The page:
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Continuous Tenses and Meaning

continuous tense: any tense, past, present or future, formed with the auxiliary verb be and a main verb in -ing form (for example: he is speaking, they have been working)

There are some verbs that we do not normally use with continuous (or progressive) tenses. And there are other verbs that have one meaning with simple tenses and a different meaning with continuous tenses.

Non-continuous Verbs

Non-continuous verbs are verbs that we do not normally use with continuous tenses. These "stative" verbs are about state, not action, and they cannot express the continuous or progressive aspect. Here are some of the most common non-continuous verbs:

Look at these example sentences, right and wrong:

I want a coffee. not I am wanting a coffee.
I don't believe you are right. not I am not believing you are right.
Does this pen belong to you? not Is this pen belonging to you?
It seemed wrong. not It was seeming wrong.
I don't hear anything. not I am not hearing anything.

Notice that we often use can + see/hear:

With verbs that we cannot use in continuous tenses, there is no real action or activity. Compare hear and listen. The verb "hear" means "receive sound in your ears". There is no action or activity by you. We cannot use hear with continuous tenses. But listen means "try to hear". You make an effort to hear. There is a kind of action or activity. We can use listen with continuous tenses.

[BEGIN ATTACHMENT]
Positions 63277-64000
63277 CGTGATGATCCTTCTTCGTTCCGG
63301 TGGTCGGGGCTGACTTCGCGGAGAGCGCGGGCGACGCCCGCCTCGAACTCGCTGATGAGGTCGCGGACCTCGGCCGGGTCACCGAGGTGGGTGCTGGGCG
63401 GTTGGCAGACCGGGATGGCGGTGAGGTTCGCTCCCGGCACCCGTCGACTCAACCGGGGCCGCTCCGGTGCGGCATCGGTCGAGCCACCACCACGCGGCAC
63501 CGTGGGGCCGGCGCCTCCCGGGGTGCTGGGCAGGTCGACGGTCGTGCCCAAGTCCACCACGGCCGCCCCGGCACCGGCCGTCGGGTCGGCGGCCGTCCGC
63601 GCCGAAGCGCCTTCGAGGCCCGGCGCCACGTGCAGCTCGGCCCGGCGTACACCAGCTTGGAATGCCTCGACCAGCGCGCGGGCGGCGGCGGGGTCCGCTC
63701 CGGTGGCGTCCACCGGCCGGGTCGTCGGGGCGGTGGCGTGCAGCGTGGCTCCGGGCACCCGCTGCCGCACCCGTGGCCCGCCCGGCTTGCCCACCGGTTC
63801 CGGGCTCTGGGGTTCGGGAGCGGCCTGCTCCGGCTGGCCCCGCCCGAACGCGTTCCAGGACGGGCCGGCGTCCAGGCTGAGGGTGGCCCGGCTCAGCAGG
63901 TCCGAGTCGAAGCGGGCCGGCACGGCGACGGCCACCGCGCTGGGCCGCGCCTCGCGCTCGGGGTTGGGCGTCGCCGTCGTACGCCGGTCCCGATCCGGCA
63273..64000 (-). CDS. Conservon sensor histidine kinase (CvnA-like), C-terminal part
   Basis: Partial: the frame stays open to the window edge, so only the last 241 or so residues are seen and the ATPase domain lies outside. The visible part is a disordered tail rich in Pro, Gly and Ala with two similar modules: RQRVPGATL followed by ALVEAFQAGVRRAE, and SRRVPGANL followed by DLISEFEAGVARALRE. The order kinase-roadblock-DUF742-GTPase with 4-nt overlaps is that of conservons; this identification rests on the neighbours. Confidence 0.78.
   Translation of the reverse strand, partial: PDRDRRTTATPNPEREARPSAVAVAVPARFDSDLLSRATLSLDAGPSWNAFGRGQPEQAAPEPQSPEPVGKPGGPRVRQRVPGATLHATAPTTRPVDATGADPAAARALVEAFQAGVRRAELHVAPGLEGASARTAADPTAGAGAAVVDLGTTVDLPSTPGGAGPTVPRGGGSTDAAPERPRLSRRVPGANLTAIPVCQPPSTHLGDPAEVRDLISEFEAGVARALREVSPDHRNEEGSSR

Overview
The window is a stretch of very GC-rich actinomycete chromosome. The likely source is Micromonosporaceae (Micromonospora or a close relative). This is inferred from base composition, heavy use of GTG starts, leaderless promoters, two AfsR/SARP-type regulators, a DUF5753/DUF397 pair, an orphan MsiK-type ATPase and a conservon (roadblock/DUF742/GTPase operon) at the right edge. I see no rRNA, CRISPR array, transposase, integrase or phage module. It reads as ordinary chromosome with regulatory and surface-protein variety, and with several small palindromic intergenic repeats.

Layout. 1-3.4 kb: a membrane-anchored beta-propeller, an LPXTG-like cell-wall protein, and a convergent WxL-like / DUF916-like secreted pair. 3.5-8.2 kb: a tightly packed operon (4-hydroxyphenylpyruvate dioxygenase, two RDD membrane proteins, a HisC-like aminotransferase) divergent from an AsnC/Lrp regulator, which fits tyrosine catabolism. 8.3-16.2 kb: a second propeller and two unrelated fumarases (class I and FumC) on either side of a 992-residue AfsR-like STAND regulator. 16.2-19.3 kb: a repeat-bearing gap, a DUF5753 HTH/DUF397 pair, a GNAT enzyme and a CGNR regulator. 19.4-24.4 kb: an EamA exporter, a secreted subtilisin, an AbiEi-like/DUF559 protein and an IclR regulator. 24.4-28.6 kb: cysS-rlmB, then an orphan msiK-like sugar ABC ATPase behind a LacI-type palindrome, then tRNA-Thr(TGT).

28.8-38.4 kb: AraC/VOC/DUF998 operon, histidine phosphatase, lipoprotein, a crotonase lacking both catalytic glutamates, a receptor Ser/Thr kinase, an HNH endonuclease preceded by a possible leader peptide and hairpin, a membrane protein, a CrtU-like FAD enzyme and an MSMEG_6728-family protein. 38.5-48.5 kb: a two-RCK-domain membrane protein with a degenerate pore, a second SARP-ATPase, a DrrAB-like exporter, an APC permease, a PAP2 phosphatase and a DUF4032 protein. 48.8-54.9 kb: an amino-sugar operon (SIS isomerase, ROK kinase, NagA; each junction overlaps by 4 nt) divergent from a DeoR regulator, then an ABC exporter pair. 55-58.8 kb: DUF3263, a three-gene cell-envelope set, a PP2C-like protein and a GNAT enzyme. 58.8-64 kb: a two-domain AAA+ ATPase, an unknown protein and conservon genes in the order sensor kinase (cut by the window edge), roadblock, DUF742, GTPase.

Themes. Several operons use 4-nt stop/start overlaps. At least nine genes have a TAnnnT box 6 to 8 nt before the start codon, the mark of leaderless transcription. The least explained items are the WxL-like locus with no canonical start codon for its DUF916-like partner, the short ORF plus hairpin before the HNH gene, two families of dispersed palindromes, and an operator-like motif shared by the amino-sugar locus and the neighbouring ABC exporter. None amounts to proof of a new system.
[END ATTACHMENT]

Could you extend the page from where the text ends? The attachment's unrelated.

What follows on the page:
Dual Meaning Verbs

Some verbs have two different meanings or senses. For one sense we cannot use a continuous tense. For the other sense we can use any tense.

For example, the verb think has two different meanings:

  1. to believe, to have an opinion
    I think red is a sexy colour.
  2. to reflect, to use your brain to solve a problem
    I am thinking about my homework.

In sense 1 there is no real action, no activity. This sense is called "stative". In sense 2 there is a kind of action, a kind of activity. This sense is called "dynamic".

When we use the stative sense, we cannot use a continuous tense. When we use the dynamic sense, we can use any tense, depending on the situation.

Look at the examples in the table below:

Stative sense
- no real action
must use:
Dynamic sense
- a kind of action
can use:
If you have a doubt about a particular verb, ask yourself the question: "Is there any real action or activity?"

be and Continuous Tenses

The verb be can be an auxiliary verb (Marie is learning English) or a main verb (Marie is French). On this page we look at be as a main verb.

Usually we do not use main verb be with continuous tenses. For example, we say:

Sometimes, however, we can use main verb be with a continuous tense. This is when the real sense of be is "act" or "behave". Also, the action is temporary. Compare the examples in the table below:

be as main verb
simple tense continuous tense
Mary is a careful person. (Mary is always careful - it's her nature.) John is being careful. (John is acting carefully now, but maybe he is not always careful - we don't know.)
Is he always so stupid? (Is that his personality?) They were being really stupid. (They were behaving really stupidly at that moment.)
Andrew is not usually selfish. (It is not Andrew's character to be selfish.) Why is he being so selfish? (Why is he acting so selfishly at the moment?)

Notice that we also make a difference between "to be sick" and "to be being sick":

Here is main verb be conjugated in the Present Continuous tense:
I am being
You are being
He, she, it is being
We are being
They are being

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